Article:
The World Health Organisation (WHO) has recommended that pregnant women and new mothers be informed on the benefits and superiority of breastfeeding – in particular the fact that it provides the best nutrition and protection from illness for babies. Mothers should be given guidance on the preparation for, and maintenance of, lactation, with special emphasis on the importance of a well-balanced diet both during pregnancy and after delivery. Unnecessary introduction of partial bottle-feeding or other foods and drinks should be discouraged since it will have a negative effect on breastfeeding. Similarly, mothers should be warned of the difficulty of reversing a decision not to breastfeed. Before advising a mother to use an infant formula, she should be advised of the social and financial implications of her decision: for example, if a baby is exclusively bottle-fed, more than one can (400 g) per week will be needed, so the family circumstances and costs should be kept in mind. Mothers should be reminded that breast milk is not only the best, but also the most economical food for babies. If a decision to use an infant formula is taken, it is important to give instructions on correct preparation methods, emphasising that unboiled water, unsterilised bottles or incorrect dilution can all lead to illness.

Cows Milk Protein Allergy Guidance Resources

CMPA Guidance & Resources

Overview

Various associations provide in-depth guidance on reducing the risk of cows’ milk protein allergy. Key aspects are picked out below. However, you may wish to read expanded guidelines within their full context.

EAACI Food allergy and anaphylaxis Guidelines (2014)1

"If breastfeeding is insufficient or not possible for the first 4 months, infants at high risk can be recommended a hypoallergenic formula with documented preventive effect for the first 4 months of life."

Access the full guidelines

 

American Academy of Pediatrics Clinical Report (2008)2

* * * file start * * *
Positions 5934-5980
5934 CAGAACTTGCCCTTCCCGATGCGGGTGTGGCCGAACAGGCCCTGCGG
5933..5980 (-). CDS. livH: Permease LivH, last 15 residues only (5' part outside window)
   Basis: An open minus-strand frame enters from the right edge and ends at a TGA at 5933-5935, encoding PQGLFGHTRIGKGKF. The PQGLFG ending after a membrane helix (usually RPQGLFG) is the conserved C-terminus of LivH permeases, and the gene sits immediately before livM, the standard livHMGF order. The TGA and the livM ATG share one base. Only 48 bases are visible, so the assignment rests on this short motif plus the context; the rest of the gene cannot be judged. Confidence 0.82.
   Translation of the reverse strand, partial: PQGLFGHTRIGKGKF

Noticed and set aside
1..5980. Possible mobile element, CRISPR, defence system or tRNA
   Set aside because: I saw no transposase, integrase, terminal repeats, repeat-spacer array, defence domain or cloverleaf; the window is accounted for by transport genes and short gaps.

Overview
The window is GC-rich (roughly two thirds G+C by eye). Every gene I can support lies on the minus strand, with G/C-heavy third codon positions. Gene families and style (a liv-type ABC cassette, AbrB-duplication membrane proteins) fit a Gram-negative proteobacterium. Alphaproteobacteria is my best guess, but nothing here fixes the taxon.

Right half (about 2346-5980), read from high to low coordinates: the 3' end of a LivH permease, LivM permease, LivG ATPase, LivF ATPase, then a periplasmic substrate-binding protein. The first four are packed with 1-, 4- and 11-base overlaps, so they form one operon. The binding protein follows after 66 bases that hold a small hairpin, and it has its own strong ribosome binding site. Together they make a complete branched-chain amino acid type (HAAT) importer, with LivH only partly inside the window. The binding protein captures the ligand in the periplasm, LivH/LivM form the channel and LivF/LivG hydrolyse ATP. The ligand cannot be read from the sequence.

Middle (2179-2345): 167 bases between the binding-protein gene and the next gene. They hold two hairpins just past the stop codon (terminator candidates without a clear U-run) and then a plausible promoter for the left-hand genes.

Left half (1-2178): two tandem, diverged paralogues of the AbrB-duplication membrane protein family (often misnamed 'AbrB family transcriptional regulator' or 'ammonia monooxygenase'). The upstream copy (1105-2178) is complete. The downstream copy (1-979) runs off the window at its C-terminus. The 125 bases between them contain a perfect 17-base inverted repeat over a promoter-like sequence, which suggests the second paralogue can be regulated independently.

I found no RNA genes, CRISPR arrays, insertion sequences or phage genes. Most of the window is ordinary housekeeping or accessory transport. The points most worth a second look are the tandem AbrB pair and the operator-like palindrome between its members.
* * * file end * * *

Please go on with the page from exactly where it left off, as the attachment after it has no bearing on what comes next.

"Atopic dermatitis may be delayed or prevented by the use of extensively or partially hydrolyzed formulas, compared with cows’ milk formula, in early childhood."

  Access the full report

 

The European Society for Paediatric Gastroenterology Hepatology and Nutrition (ESPGHAN) 19993

"If exclusive breastfeeding is not possible, it is recommended that a hypoallergenic formula (with a confirmed reduced allergenicity in adequate clinical studies) should be used."

  Access the full statement

 

British Dietetic Association consensus statement (update note 2014)4

"Recommended alternatives to breast milk are partially or extensively hydrolysed formula milks, with infants at highest risk being given extensively hydrolysed casein milk. These hydrolysed formulae should be used for 4–6 months or until the time that cow’s milk in any form has been introduced into the infant’s diet. "

Access the full statement

 

References Show all Hide all
  1. European Academy of Allergy and Clinical Immunology (EAACI) Food Allergy and Anaphylaxis Guidelines (2014). Available at http://www.eaaci.org/foodallergyandanaphylaxisguidelines/Food%20Allergy… accessed November 2018.

  2. Greer F et al (2008). Effects of Early Nutritional Interventions on the Development of Atopic Disease in Infants and Children: The Role of Maternal Dietary Restriction, Breastfeeding, Timing of Introduction of Complementary Foods, and Hydrolyzed Formulas. Pediatrics volume 121; (1):183-191.

  3. Host A, Koletzko B, Dreborg S, et l. Joint Statement of the European Society for Paediatric Allergology and Clinical Immunology (ESPACI) Committee on Hypoallergenic Formulas and the European Society for Paediatric Gastroenterology, Hepatology and Nutrition (ESPGHAN) Committee on Nutrition. Dietary products used in infants for treatment and prevention of food allergy. Arch Dis Child. 1999;81:80–84

  4. British Dietetc Association (2014). Update Note: Practical Dietary Prevention Strategies for Infants at Risk of Developing Allergic Diseases. Available at https://www.bda.uk.com/publications/professional/faisg_update_april_2014 accessed November 2018.